VITRÉ — Every year head of Tết (Lunar New Year) holiday, the family of Lê Anh Tuấn, an overseas Vietnamese living in Vitré, France, gathers to make two traditional Vietnamese dishes.
Vitré is a small town in the northwest of France. It is home to about 40 Vietnamese families. From a group of young people working at local meat processing factories, after 20 years the Vietnamese community in Vitré has expanded.
This year although all festive activities of the Vietnamese community in France have been cancelled due to the pandemic, Tuấn’s family still preserves the tradition of making chưng cake (square sticky rice cake) and giò (pork roll).
He and his wife went shopping to buy sticky rice, green beans, dong leaves and bamboo strings.
Tuấn said despite the pandemic, it was not difficult to buy ingredients imported from Việt Nam to make chưng cake.
“This year the Vietnamese Association in Vitré will not hold any New Year celebrations. But the family still decided to make chưng cake because it is the tradition of Vietnamese people,” he told Vietnamplus.
“The Vietnamese community in Vitré could not gather to celebrate Lunar New Year for two years due to COVID-19. But Vietnamese families here still make chưng cake and giò to remind children of their traditional New Year dishes.”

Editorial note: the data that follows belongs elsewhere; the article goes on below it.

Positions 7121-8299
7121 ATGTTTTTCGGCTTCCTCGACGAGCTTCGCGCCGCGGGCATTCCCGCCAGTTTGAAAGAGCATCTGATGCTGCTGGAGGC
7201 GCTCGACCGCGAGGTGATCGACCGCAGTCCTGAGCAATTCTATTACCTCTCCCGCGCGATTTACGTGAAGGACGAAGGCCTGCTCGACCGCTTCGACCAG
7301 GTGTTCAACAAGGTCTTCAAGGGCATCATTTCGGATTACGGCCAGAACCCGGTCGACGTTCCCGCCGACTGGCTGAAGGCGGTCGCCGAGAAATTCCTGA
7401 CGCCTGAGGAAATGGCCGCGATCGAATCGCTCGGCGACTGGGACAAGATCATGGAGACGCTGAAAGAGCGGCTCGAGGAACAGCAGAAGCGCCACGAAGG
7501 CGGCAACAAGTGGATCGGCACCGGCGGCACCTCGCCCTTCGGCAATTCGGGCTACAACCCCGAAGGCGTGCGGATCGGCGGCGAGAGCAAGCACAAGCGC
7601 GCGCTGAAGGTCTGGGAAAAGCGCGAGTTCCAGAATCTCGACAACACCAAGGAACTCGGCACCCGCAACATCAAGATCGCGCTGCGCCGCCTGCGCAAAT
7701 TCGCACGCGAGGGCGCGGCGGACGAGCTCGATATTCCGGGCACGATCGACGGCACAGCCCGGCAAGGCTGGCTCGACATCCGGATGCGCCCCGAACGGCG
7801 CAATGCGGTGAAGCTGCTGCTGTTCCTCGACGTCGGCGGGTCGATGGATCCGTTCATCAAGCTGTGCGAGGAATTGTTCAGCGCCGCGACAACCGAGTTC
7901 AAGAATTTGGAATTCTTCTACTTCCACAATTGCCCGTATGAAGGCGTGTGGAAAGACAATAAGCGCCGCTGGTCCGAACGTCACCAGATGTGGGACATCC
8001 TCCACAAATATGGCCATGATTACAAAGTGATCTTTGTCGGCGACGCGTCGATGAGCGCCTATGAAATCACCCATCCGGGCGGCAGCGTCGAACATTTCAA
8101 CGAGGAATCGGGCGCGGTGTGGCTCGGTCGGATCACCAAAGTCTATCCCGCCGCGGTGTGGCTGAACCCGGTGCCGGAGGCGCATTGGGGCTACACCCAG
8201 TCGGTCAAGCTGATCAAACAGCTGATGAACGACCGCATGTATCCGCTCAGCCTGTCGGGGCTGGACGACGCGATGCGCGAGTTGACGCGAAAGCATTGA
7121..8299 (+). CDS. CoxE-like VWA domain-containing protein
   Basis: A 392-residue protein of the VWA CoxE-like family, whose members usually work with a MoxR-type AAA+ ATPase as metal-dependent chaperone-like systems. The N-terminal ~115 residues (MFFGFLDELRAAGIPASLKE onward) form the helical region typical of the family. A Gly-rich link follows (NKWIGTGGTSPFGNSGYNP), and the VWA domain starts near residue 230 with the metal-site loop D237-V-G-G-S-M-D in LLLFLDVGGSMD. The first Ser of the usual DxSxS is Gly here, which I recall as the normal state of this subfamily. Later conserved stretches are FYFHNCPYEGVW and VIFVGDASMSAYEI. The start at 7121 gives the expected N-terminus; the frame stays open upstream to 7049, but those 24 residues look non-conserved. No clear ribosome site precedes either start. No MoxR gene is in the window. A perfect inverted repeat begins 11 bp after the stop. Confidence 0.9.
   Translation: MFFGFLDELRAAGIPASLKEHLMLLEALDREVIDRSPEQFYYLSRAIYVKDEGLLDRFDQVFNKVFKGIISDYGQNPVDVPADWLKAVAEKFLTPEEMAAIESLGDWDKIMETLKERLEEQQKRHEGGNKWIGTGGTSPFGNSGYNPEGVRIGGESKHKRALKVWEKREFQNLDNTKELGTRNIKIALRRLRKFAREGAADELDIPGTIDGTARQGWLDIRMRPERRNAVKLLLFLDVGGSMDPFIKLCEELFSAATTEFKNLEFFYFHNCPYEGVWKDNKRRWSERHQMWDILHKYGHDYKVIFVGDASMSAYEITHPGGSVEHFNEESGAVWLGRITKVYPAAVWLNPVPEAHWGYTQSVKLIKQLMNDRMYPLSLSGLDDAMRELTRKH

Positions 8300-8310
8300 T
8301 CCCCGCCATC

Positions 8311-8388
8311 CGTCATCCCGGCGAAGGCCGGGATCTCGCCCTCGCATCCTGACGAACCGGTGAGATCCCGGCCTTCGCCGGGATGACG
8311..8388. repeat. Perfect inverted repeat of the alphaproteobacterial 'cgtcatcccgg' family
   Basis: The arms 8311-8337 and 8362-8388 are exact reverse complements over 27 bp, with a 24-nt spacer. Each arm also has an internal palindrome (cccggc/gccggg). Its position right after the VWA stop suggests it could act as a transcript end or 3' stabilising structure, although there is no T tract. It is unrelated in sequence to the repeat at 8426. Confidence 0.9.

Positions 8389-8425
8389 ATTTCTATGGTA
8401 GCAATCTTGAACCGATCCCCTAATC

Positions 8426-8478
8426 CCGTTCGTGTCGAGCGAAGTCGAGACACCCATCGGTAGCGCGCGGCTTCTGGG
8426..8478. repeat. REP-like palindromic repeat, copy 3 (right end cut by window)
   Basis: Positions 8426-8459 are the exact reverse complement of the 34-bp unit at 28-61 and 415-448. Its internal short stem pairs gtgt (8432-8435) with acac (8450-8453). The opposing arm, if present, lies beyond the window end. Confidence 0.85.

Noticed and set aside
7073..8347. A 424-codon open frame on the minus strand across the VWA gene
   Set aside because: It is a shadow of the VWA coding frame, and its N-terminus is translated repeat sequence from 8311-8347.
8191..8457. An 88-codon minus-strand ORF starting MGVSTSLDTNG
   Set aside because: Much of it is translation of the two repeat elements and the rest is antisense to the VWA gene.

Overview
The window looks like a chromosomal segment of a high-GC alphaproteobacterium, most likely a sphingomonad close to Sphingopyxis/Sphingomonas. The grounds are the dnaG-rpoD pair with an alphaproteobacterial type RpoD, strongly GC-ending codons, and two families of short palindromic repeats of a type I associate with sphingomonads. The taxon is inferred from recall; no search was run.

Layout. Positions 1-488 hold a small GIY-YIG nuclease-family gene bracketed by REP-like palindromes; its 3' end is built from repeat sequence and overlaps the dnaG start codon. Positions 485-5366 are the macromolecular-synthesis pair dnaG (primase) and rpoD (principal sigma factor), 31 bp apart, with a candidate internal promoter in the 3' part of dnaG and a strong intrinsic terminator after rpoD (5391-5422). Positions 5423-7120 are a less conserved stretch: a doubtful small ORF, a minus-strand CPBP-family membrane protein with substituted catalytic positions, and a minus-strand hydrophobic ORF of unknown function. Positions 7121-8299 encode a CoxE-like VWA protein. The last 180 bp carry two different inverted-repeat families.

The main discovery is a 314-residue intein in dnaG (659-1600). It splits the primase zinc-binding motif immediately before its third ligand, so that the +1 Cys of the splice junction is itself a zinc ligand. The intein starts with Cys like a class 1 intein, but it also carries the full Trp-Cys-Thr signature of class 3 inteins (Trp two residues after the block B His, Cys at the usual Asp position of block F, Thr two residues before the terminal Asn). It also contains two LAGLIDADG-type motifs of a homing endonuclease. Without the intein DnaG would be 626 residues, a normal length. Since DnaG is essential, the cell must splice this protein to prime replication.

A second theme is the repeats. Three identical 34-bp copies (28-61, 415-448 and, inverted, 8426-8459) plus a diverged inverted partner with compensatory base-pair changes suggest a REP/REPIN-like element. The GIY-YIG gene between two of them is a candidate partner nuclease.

This year Tuấn’s family made the cake with the family of Nguyễn Xuân Cường, a Vietnamese family living next door. The two families made 50 cakes for themselves and presents.
Cường said wrapping the cake made them remember their homeland. He started to make the first cake two years ago and has got fast in every step such as spreading the leaves, pouring the rice, arranging the meat and wrapping.
In just a few minutes, he can complete the making of a square cake.
“The signature of chưng cake made in Vitré is pork. Pigs here are raised with milk for six months before slaughter, so the meat has a pink and white colour, making the cake more moist and tasty,” Cường said.
After a morning, 50 cakes are completed and put on the stove for boiling.
Tuấn said the cakes are steamed by a gas stove, not by charcoal. “That makes the work less tough but we do not have the atmosphere of everyone gathering like in Việt Nam,” he said.
Meanwhile, Nguyễn Văn Nguyên and his wife Nguyễn Thị Lương are making giò.
On normal days, his family only makes giò if there are orders.
Nguyên said pork must be carefully selected and fresh. Vitré is a production and processing area for meat and poultry, so the pork in the region is better than elsewhere.
If you want to make chưng cake green, you must wrap it with dong leaves, and if you want giò to be delicious, you must wrap it with banana leaves.
Imported banana leaves in Vitré are expensive. There are three levels of prices for giò: the most expensive is for those made from frozen banana leaves imported from Việt Nam; the second most expensive is made by moulds and one layer of banana leaves; the cheapest are wrapped in plastic. — VnExpress News
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